Italy did everything right to stop the second wave of coronavirus. So what’s wrong?

Italy did everything right to stop the second wave of coronavirus.  So what's wrong?

Rome — Now when you turn on the news in Italy Rebroadcast from March. Pictures of COVID-only units, field hospitals, exhausted medical staff and coffins are again dominating the headlines as Italy catches the second deadly COVID-19 wave. On Wednesday, the number of deaths exceeded 125 for the first time since May, when the country is still in severe blockade and is considered a harbinger of things to come.

What is particularly troubling about the recurrence of COVID in Italy is that Italy has done everything that experts like Dr. Anthony Fauci have advised. Face masks in public places have been mandated for several months, social distancing has been strongly enforced, nightclubs have not been reopened, and sports arenas are less than 1/3 of their capacity. Children who return to school are regularly tested and strictly socially distant, but the second wave seems completely unstoppable.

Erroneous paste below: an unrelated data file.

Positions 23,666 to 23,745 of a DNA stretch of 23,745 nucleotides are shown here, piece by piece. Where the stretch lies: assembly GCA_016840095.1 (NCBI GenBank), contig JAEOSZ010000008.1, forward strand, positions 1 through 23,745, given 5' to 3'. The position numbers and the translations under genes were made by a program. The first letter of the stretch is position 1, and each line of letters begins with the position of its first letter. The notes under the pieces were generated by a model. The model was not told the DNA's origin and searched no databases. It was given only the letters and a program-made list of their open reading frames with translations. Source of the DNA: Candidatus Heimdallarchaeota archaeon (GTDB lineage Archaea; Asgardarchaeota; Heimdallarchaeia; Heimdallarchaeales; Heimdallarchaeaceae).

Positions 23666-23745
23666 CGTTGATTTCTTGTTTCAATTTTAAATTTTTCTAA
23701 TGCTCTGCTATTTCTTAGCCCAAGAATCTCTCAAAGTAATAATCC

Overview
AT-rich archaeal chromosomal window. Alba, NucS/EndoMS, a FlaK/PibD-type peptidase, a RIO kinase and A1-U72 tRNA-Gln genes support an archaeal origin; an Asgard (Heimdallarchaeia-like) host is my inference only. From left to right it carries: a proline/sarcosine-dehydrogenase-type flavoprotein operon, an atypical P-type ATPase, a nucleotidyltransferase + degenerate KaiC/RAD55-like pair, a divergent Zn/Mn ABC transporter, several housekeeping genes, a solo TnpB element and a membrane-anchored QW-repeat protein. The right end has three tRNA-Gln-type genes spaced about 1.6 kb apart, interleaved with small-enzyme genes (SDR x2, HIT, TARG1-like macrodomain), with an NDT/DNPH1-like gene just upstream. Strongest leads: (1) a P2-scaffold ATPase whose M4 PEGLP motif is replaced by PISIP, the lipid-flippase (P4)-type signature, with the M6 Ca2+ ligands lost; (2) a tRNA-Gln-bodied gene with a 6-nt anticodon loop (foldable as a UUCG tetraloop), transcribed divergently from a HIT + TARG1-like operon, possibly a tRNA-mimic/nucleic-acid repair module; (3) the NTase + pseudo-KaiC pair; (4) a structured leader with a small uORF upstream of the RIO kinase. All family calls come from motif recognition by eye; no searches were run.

While excluding another complete blockade, Italian health authorities are instead urging people to limit their movements, but growing concerns have inadvertently encouraged private parties that now seem to be the worst outbreaks. The Italian Ministry of Health released data this week that 80.3% of new infections occur “at home,” while only 4.2% occur in recreational activities and schools.

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About the Author: Mortimer Nelson

Evil tv buff. Troublemaker. Coffee practitioner. Unapologetic problem solver. Bacon ninja. Thinker. Professional food enthusiast.

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